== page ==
Quick Bites | US govt debt ceiling calls around again

US Government Default Risk?  In case you missed it, the debt ceiling debacle is once again coming back onto the macro-market horizon. For those too young to remember, the last time this was a major issue was in 2011 when it became such a problem that S&P downgraded the US sovereign credit rating.

If the debt ceiling is reached, and the US Treasury cannot pay its obligations, the negative economic effects would be catastrophic and risk triggering a deep recession.

The debt limit caps the total amount of allowable outstanding US Federal debt. The US is expected to hit that limit ($31.4 trillion) in June. Of course, the raising of the debt limit is an exercise in the most partisan of political grandstanding, and any reasonable legislator would pass the necessary bill. The US, however,  is awash with toxic politics and nothing should be taken for granted.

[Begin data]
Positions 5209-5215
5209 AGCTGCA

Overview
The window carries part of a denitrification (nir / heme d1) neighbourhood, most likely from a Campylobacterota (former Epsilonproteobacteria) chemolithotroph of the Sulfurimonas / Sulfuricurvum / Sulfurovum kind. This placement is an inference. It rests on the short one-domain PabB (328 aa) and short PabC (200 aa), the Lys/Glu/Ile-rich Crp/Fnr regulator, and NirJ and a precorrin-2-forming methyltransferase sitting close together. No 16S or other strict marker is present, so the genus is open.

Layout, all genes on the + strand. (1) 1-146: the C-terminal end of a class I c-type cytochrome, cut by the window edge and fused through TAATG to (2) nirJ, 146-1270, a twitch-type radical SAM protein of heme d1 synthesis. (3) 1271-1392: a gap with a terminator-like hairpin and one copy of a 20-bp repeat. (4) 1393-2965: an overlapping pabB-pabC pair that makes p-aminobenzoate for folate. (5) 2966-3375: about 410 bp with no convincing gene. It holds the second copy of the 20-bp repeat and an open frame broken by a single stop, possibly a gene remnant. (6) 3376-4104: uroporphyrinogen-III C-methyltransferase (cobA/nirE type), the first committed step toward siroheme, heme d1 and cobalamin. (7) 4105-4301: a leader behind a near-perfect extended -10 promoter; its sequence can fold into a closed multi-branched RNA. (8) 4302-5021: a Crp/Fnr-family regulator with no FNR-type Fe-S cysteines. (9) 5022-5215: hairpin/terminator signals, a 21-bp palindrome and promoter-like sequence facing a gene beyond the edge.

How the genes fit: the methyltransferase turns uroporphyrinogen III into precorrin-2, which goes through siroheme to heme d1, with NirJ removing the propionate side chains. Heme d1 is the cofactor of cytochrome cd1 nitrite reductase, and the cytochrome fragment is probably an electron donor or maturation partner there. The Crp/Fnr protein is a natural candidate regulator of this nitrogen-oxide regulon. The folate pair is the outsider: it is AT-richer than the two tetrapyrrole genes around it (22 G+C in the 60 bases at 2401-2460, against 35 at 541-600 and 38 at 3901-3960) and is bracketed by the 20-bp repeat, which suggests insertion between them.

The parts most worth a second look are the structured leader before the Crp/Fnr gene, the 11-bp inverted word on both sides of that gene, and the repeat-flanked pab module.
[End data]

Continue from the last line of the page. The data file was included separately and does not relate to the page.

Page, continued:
The effects of a government shutdown would be tremendously negative, although there is uncertainty surrounding how much damage the US economy would incur. It would depend on how long the situation lasts, how it is managed, and the extent to which investors alter their views about the safety of US Treasuries. An extended impasse would cause significant damage, however, this remains at this stage a low probability.

The costs of insuring against a default by the US Government are going through the roof. Credit default swaps (CDS), which reflect these risks, have soared.

Source: Refinitiv


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